‘Fake pastors must go find other jobs’ - Mkhwanazi-Xaluva

Thoko Mkhwanazi- Xaluva is the chairwoman of the Commission for the Promotion and Protection of the Rights of Cultural, Religious and Linguistic Communities (CLR).
Thoko Mkhwanazi-Xaluva Thoko Mkhwanazi- Xaluva is the chairwoman of the Commission for the Promotion and Protection of the Rights of Cultural, Religious and Linguistic Communities (CLR).
Image: VELI NHLAPO/Sowetan

The law must be used to assist fake pastors and false prophets to follow different careers and get jobs outside the churches, said CRL commission chair Thoko Mkhwanazi-Xaluva on Wednesday.

Mkhwanazi-Xaluva was speaking as she accepted a memorandum from the #FakePastorsMustFall movement at the commission’s head office in Braamfontein, Johannesburg.

The group marched against so called pastors and prophets who abuse their powers.

"All these fake prophets must be helped through legislation to walk away and find other jobs," said Mkhwanazi-Xaluva.

"This is not a place for them. There are many careers they can choose from but this is not where it should be."

The march organisers said that they took a serious issue with these pastors who claim to be healers who can perform miracles.

Prophet Shepherd Bushiri - who succeeded in his urgent court interdict to prevent the use of his name and pictures in the march - was one of the prophets named during march despite the interdict.

"We have pastors that stop people from going to hospitals and give them water which they say is anointed. People are dying. We have victims of HIV that are not able to take their ARV's because these pastors are lying to them that they can heal HIV," said one of the organisers Martins Antonio.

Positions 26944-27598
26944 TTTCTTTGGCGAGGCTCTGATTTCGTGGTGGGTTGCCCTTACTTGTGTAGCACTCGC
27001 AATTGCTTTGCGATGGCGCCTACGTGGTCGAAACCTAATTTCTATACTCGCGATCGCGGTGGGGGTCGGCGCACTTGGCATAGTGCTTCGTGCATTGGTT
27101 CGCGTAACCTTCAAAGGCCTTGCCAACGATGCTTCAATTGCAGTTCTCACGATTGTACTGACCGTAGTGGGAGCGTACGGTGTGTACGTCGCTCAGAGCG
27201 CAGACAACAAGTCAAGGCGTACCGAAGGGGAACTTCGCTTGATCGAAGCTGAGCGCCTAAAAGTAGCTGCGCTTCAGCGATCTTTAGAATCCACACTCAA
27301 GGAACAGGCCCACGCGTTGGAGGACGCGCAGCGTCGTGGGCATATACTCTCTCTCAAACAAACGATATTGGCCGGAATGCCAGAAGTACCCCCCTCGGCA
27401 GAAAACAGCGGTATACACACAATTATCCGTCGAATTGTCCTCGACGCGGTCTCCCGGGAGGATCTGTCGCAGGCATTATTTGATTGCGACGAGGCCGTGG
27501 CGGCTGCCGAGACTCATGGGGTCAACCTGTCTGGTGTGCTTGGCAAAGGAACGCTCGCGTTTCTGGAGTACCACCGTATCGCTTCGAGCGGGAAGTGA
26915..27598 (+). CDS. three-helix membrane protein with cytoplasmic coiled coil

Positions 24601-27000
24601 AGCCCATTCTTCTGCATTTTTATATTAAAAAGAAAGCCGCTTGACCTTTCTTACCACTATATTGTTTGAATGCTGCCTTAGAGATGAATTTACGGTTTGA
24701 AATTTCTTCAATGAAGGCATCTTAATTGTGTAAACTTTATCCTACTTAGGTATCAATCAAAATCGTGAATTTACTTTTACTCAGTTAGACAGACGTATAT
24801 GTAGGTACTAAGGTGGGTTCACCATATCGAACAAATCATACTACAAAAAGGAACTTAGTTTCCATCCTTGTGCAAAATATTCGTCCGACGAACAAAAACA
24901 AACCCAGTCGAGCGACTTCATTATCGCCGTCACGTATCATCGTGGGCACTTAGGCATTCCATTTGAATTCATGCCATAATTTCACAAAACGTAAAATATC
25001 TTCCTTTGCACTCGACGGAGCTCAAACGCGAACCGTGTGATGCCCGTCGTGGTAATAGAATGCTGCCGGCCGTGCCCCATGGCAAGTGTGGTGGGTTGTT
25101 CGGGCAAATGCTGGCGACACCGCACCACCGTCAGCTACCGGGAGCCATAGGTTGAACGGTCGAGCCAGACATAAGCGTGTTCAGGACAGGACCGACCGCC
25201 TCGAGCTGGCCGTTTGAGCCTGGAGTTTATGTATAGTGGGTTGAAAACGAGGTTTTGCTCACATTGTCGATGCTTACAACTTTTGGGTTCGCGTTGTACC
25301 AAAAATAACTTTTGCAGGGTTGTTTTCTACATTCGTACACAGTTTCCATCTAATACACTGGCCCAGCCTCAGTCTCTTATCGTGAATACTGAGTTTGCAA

Antonio told Mkhwanazi-Xaluva that his life is at risk since taking up the fight against the false prophets.

"My house is destroyed because of the pastors. I cannot even walk free in the street because they are getting people to threaten my life.”

Antonio and Mkhwanazi-Xaluva both said that the pastors are known for targeting women.

"There's an issue around the rights of women that is happening in these churches. The majority of people who are in these churches are women. It's not by accident; women are being targeted deliberately to impoverish us even further,” said Mkhwanazi-Xaluva.

She also said that some of the fake pastors have gone beyond the doctrine and are in a business that cannot be recognised as any religion. She also called for people to take a stance against such pastors.

“I think one thing we must accept as a nation is that it’s time for a revolution. It's time for us to say 'it stops here and it goes no further'. We've been preaching this gospel since 2015. We kept on saying there's something extremely wrong happening here. A response has always been, 'there's freedom of religion', we have said, every right in the Constitution has limitations," she said.

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